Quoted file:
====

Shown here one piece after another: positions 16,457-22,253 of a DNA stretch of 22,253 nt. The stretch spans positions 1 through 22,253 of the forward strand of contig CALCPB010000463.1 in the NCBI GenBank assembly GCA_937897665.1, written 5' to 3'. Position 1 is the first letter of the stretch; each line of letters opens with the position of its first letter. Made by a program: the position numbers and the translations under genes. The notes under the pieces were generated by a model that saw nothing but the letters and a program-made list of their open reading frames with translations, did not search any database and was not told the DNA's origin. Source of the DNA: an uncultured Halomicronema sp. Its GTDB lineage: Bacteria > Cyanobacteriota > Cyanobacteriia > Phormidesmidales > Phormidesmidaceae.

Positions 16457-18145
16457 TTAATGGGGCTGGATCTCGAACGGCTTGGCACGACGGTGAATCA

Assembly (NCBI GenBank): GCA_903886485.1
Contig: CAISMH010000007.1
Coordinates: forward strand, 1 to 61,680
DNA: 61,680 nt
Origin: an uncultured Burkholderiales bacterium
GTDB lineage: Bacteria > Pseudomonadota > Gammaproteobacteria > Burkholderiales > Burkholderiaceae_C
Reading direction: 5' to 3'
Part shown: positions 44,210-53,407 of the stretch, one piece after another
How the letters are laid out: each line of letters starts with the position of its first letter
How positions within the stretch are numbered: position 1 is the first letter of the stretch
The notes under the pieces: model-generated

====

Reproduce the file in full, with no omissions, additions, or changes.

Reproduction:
Shown here one piece after another: positions 16,457-22,253 of a DNA stretch of 22,253 nt. The stretch spans positions 1 through 22,253 of the forward strand of contig CALCPB010000463.1 in the NCBI GenBank assembly GCA_937897665.1, written 5' to 3'. Position 1 is the first letter of the stretch; each line of letters opens with the position of its first letter. Made by a program: the position numbers and the translations under genes. The notes under the pieces were generated by a model that saw nothing but the letters and a program-made list of their open reading frames with translations, did not search any database and was not told the DNA's origin. Source of the DNA: an uncultured Halomicronema sp. Its GTDB lineage: Bacteria > Cyanobacteriota > Cyanobacteriia > Phormidesmidales > Phormidesmidaceae.

Positions 16457-18145
16457 TTAATGGGGCTGGATCTCGAACGGCTTGGCACGACGGTGAATCA

Assembly (NCBI GenBank): GCA_903886485.1
Contig: CAISMH010000007.1
Coordinates: forward strand, 1 to 61,680
DNA: 61,680 nt
Origin: an uncultured Burkholderiales bacterium
GTDB lineage: Bacteria > Pseudomonadota > Gammaproteobacteria > Burkholderiales > Burkholderiaceae_C
Reading direction: 5' to 3'
Part shown: positions 44,210-53,407 of the stretch, one piece after another
How the letters are laid out: each line of letters starts with the position of its first letter
How positions within the stretch are numbered: position 1 is the first letter of the stretch
The notes under the pieces: model-generated